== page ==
I met Linda in Lee Marrs's scriptwriting and storyboarding class and it was one of those things where you just lay eyes on someone and you know there's something between you. Sometimes love, sometimes hate, in this case friendship. We differ in so many obvious ways it's ridiculous; at the same time we are basically two versions of the same thing.
You ever have someone whose boyfriend or girlfriend changes periodically and at the same time it seems like the same person every time? Kinda like that.
So each week we send out our submissions via email as .doc documents. Then we each print up everything the other people have sent and edit it. On Monday night we get together and go over the edits, ask for thoughts and suggestions, and in general engage in very practical and specific critiques. Since we've got three novels going it's a lot of material -- Al is the most productive and the pace he sets is a great example. He also has a fascination with the mechanical details of narrative structure that has been a real prod to my own exploration of that area of fiction writing. I'm probably the most intrusive and heavy-handed editor due to my fixation on prose style. Deborah and Linda are both great for their ability to think about physical continuity and clarity of expression -- I spend a lot of time listening to them and whacking my forehead at the things I didn't get.
Now the writer's group I attended on Saturday is the antithesis of what I'm used to. I don't have a lot to say about the membership since I'm not familiar with them -- but as group they give the impression of a certain type that's very visible here in Berkeley.
At forty-four I was the youngest person in the room, and to be honest I felt very out of place. Everyone else seemed quiet, gentle, aesthetically oriented, spiritual -- they struck me as hippy-types, to be crass about it. Nothing against the hippy, and of course it's inappropriate to label people like that without knowing them well. But I felt too big and loud and... vigorous isn't the right word but if vigorous were a pejorative term that's what I'd mean. They wrote in pens in notebooks; I wrote on a laptop. Maybe that's the best way of putting it.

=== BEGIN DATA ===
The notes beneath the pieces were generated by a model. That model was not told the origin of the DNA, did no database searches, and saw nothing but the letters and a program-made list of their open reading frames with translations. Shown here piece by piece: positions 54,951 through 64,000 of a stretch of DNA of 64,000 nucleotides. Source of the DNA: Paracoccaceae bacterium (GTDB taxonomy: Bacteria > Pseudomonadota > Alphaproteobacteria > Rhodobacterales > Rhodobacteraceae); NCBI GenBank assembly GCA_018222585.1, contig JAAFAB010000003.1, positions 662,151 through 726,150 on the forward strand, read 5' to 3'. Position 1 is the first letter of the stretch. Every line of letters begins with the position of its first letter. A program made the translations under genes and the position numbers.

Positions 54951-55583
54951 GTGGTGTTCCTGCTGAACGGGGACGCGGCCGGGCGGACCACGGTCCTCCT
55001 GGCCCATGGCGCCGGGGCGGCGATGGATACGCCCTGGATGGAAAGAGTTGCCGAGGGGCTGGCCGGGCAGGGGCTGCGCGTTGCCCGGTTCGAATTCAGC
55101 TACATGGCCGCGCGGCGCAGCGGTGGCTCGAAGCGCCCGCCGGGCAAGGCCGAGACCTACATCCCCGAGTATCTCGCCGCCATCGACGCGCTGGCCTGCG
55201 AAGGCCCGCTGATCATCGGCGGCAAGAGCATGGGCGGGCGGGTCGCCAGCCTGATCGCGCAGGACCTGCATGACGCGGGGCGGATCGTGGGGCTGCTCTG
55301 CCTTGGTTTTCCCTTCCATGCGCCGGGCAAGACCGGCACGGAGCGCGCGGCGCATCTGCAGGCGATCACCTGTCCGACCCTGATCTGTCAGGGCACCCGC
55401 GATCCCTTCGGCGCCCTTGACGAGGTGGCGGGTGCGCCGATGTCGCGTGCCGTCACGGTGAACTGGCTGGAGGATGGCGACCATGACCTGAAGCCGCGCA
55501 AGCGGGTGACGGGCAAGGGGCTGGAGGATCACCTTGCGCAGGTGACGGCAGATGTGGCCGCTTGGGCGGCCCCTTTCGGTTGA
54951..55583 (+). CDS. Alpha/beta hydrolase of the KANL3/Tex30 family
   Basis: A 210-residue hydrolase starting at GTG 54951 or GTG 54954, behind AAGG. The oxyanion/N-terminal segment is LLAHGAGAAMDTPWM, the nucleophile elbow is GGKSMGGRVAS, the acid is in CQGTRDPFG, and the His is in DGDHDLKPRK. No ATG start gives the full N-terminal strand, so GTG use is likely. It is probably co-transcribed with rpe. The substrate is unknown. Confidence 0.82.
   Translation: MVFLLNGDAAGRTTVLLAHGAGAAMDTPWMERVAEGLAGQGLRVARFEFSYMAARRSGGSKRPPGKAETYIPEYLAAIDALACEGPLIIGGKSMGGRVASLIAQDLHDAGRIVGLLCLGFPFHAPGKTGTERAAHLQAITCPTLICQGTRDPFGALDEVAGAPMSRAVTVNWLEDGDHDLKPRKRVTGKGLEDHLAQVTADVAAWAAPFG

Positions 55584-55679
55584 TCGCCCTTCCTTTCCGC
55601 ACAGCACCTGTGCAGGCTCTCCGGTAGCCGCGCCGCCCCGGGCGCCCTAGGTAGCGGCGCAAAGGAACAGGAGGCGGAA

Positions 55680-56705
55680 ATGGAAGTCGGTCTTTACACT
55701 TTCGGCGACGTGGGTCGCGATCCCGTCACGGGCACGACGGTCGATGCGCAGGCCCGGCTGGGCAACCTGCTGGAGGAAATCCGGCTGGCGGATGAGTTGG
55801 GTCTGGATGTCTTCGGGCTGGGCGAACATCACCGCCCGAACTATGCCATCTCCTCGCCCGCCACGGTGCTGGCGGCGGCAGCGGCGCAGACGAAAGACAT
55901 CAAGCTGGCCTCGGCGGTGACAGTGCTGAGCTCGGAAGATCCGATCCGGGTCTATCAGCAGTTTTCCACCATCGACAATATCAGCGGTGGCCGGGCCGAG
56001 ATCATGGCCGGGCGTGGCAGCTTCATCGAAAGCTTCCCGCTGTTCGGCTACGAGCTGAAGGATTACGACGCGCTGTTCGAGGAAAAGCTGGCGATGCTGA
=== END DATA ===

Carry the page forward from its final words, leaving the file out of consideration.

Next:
Not that I didn't like them; I just felt like a pit bull in a goldfish bowl.
The way this group works is to do short writing exercises and then read them out loud. The emphasis is on expression rather than narrative. There were some lovely bits of writing produced; it was fascinating to see myself picking up on the vibe and running with it. What I did was atypical and on the precious side; I kinda dug it. I'll put it up tomorrow.
I'm going to try a few more sessions before I make up my mind. Yeah, I felt ill at ease, I'm not entirely thrilled with what I did. But it's not good to stay entirely in my comfort zone and I don't think I was grossly offensive. Fuckin' killed my back, which gives me a legitimate out if the social discomfort (please note this is my pathology, not their persons or behaviors) proves intolerable. This new kind of writing might be good for me; I've at least got a seed for a short story out of it.
Listen, if you want to write you'd probably do well to find or form a group. They get a bad rap in some circles but for me they're a necessity, plain and simple.